If you were offered a sure-fire way to improve the physical and mental well-being of everyone in your family; to help your children feel loved, safe and secure and develop their social skills, would you jump at the opportunity? Most parents would! What’s this amazing product and where do we get it? What’s it cost? It’s going to cost some time, but not as much as you might think. Packed schedules for both parents and children mean that certain things suffer and one of the most important is spending time together and enjoying family meals.
Our busy lifestyle can make eating together challenging, but it is well worth the effort it takes. The family meal table should ideally be a place for the whole family to de-stress. Most of us want to have good quality time with our children and the family meal table provides a safe place to do that. Asking children about their day and genuinely listening to their response, shows them that they’re a valued member of the family and shows respect for who they are. Doing so at the meal table seems to be less confronting for a child than having a deep one-on-one with a parent. Sharing the dinner table with babies and toddlers can be messy, but is well worth doing. Mealtimes can be very noisy, especially as they become teenagers, but it’s a happy noise. The dinner table is not the place to bring up misdemeanours or chastise children. Far better to do that privately.
I know when our family was growing up, the only place where we were all regularly together was the meal table. It was probably the only place where we all connected and engaged together at a deeper level. My husband worked in the city, so we rarely ate before 7. Looking back, I am grateful that we did that. We never had the TV on at mealtimes, and fortunately, didn’t have to contend with devices. A good family rule is no devices on at mealtimes – and definitely none at the table.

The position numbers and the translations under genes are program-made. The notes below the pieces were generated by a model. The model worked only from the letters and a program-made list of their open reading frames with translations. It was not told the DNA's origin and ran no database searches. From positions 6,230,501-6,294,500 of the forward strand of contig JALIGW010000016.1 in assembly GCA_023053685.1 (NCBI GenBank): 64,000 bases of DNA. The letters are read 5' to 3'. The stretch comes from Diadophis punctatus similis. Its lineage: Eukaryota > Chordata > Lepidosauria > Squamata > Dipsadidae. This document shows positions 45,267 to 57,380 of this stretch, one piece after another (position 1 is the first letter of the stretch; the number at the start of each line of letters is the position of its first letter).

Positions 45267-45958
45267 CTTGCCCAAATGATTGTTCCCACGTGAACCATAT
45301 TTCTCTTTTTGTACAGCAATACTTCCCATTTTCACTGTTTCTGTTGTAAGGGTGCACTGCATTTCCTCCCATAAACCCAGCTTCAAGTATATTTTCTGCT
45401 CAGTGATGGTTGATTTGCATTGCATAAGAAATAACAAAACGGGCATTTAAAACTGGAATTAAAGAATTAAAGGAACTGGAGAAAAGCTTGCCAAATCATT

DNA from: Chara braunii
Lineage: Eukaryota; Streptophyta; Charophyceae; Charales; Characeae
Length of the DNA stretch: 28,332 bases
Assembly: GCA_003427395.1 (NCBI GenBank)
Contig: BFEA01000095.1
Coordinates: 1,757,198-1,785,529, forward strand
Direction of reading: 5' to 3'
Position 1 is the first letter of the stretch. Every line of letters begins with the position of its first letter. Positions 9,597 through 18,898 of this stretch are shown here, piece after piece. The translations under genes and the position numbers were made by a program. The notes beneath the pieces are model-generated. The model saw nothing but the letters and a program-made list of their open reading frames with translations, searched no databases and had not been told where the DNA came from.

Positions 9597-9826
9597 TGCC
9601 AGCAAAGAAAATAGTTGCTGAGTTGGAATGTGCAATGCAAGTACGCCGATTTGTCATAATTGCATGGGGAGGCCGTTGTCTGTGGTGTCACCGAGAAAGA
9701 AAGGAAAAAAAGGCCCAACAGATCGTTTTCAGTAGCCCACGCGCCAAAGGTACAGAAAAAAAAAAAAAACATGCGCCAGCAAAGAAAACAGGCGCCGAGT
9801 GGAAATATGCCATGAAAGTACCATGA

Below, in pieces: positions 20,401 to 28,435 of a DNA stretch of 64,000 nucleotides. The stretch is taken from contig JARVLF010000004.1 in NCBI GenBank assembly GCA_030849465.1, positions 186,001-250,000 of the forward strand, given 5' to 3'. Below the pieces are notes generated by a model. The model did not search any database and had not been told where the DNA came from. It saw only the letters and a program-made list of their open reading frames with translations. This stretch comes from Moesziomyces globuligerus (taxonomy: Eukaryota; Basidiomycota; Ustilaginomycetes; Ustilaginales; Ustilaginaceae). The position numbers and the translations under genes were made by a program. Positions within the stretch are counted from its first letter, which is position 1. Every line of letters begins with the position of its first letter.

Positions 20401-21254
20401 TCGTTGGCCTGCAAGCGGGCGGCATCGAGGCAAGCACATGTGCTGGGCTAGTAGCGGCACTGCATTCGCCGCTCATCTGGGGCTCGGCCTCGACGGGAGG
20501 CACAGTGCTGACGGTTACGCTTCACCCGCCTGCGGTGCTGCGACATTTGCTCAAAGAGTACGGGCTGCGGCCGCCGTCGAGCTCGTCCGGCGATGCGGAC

Our girls always enjoyed the times when we shared our table with visitors. Our oldest daughter’s boyfriend didn’t know what hit him when he first started eating at our place with five girls trying to outdo each other. His family was very quiet and he frequently commented to our daughter how noisy her family were. Well, now I take great delight in teasing him (yes, they married) as their family is even noisier at the meal table! Each family has to discover what works best for them. Shift work can make it difficult, but it’s worth trying to find ways to eat together most days.
Children can help in planning, preparation and cleaning up afterwards and in so doing, develop valuable life skills. Meals don’t have to be elaborate creations. Eating together is a tradition that spans all cultures and generations and I highly recommend it if you want to get to know your children better. Even if there are only two of you – one parent and one child, you can still make that time together special.
I hope you and your family have a blessed time these holidays and get to enjoy some meals together.